Washington ‘deeply concerned’ about delay in Syria’s removal of chemical arms stockpile

Only 4% of stockpile has been prepared for transfer; US stops short of renewing threat of military action to force compliance.

UN chemical inspectors in Syria 370 (photo credit: REUTERS/Mohamed Abdullah)
UN chemical inspectors in Syria 370
(photo credit: REUTERS/Mohamed Abdullah)
WASHINGTON – The US strongly condemned Syria for its failure to prepare and package the bulk of its chemical weapons arsenal for removal from the country, six days before a UN deadline requires its government to have shipped its entire stockpile to the port at Latakia.
In September, Syria agreed to forfeit its massive chemical weapons stockpile to be destroyed at sea under strict time constraints, under threat of military force from Washington.
But with a major deadline approaching, only 4 percent of those weapons have been delivered to Latakia, and only two cargo shipments have left the port, each carrying away roughly 15 tons of material. According to the Organization for the Prohibition of Chemical Weapons, tasked with facilitating the removal of Syria’s arms, the Syrian regime has stockpiled at least 1,300 tons of chemicals.
“We all know that the Syrian regime has the capability to move these weapons, since they have been moved multiple times in the conflict,” State Department spokeswoman Jen Psaki said on Thursday, adding that the US was “deeply concerned” about the delay. “This isn’t rocket science here. They’re dragging their feet.”
Psaki said US President Barack Obama and Secretary of State John Kerry never removed the prospect of military action from the table after threatening Syria’s Bashar Assad with assault in August. But they are focused on enforcing the deal that resulted from that standoff, she said.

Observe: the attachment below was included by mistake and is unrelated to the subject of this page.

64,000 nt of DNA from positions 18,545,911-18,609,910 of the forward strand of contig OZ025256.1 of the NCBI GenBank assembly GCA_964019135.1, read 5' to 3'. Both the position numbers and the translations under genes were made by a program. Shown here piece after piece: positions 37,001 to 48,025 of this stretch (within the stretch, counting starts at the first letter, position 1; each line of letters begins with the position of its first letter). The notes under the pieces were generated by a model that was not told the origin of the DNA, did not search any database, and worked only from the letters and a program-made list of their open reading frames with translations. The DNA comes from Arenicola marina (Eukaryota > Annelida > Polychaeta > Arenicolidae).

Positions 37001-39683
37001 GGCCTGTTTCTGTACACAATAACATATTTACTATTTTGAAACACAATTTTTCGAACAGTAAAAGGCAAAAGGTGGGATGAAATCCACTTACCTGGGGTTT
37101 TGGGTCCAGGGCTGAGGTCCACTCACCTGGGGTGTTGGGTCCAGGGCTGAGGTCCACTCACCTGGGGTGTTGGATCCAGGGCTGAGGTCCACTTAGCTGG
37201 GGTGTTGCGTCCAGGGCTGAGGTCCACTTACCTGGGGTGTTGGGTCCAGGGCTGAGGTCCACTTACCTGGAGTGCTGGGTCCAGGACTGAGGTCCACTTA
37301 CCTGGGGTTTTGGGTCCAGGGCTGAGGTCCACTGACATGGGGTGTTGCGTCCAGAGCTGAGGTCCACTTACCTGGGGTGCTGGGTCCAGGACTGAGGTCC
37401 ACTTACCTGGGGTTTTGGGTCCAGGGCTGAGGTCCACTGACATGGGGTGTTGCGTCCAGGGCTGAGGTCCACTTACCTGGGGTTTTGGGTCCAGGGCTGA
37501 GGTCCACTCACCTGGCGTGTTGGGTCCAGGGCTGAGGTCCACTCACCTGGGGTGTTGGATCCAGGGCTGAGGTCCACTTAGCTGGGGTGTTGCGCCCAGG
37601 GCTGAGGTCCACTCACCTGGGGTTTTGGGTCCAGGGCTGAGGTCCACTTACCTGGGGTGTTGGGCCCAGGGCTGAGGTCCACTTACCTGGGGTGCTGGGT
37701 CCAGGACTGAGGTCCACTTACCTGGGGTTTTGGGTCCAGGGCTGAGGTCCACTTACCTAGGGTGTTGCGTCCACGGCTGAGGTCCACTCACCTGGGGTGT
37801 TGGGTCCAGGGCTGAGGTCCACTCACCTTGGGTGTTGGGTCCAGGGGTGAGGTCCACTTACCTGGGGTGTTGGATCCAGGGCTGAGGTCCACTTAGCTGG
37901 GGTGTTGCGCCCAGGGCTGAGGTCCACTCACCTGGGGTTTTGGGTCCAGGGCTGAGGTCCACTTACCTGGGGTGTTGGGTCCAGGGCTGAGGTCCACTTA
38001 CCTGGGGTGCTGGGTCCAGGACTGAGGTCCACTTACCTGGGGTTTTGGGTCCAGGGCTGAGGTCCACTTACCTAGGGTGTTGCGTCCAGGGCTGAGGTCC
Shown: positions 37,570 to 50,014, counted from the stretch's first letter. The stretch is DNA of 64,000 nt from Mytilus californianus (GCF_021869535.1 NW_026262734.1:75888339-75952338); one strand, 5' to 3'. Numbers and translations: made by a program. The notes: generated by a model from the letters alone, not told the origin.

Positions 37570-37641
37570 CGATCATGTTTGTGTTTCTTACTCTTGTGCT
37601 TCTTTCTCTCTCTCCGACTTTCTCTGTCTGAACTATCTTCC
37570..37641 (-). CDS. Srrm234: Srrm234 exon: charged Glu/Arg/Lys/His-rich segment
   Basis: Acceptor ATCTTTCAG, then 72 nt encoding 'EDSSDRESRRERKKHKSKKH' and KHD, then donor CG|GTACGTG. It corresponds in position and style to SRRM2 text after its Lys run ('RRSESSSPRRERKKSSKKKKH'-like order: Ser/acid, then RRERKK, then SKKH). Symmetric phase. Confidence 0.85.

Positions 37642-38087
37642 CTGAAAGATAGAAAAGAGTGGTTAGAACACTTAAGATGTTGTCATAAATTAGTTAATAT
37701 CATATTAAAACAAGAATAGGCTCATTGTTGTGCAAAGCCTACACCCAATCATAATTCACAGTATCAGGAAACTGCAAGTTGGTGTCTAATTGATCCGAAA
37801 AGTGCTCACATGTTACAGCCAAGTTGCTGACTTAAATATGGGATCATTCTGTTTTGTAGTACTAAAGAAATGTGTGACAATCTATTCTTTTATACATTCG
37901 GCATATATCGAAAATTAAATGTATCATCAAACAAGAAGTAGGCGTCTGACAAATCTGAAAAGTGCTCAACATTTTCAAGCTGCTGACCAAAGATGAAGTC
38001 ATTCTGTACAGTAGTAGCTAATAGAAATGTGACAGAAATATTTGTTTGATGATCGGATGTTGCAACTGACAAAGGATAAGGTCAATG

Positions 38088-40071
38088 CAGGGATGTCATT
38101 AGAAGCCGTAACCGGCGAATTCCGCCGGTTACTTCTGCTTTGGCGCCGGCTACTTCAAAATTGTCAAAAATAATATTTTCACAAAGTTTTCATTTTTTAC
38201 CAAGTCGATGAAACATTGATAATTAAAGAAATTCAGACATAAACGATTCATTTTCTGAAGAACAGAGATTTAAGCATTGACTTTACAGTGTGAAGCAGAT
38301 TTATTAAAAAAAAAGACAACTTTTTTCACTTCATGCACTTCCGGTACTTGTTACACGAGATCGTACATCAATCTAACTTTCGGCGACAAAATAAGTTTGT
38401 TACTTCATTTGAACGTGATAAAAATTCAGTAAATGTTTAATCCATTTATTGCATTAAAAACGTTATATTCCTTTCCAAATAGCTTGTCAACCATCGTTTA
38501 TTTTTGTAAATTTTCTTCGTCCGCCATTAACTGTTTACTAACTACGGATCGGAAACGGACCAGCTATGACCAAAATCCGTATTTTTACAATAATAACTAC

“We’ve never taken the option, as it relates to Syria, off the table. But obviously what we’re pursuing now is the diplomatic path,” Psaki said. “There is still the possibility, and still the option here... that the Syrian regime can deliver on the promise that they will deliver the weapons to the port.”
Secretary of Defense Chuck Hagel also condemned the Syrian government for the delay.
“I do not know what the Syrian government’s motives are – if this is incompetence – or why they are behind in delivering these materials,” Hagel told reporters in Warsaw on Thursday. “The Syrian government has to take responsibility to respect the commitment that had been made.”
Delays pose a difficult challenge for Obama, who has faced criticism at home and abroad for failing to do more to quell Syria’s nearly three-year-old civil war.
The president cited the chemical weapons deal in his annual State of the Union address on Tuesday, saying that “American diplomacy, backed by the threat of force, is why Syria’s chemical weapons are being eliminated.”
Underscoring the administration’s anxiety, Hagel said he discussed the issue in a call on Wednesday with his Russian counterpart, Defense Minister Sergei Shogun, and asked him to “do what he could to influence the Syrian government to comply with the agreement that has been made” for destroying the chemical weapons.
Sen. Lindsey Graham, a frequent Republican critic of Obama’s Syria policy, said: “Having the Russians disarm Assad is sort of like Mussolini disarming Hitler; I’m not so sure it’s going to work.”
According to US representative to the OPCW Robert Mikulak, “Syria has said that its delay in transporting these chemicals has been caused by ‘security concerns,’ and insisted on additional equipment – armored jackets for shipping containers, electronic countermeasures, and detectors for improvised explosive devices.”
But “these demands are without merit, and display a ‘bargaining mentality’ rather than a security mentality,” he said in a statement to the OPCW’s executive council.
The administration stopped short of threatening action if Syria failed to comply.
After threatening and then backing away from military action last year, there seems to be little support in Congress or among the war-weary American public for a new US military entanglement in the Middle East.
Failure to eliminate its chemical weapons could expose Syria to sanctions, although these would have to be supported in the UN Security Council by Russia and China, which have so far refused to back such measures against Assad.
“The question will be whether the Russians will tolerate Assad making them look bad,” said Dennis Ross, Obama’s former Middle East adviser. “I suspect he is dragging his feet to see what he can get away with.”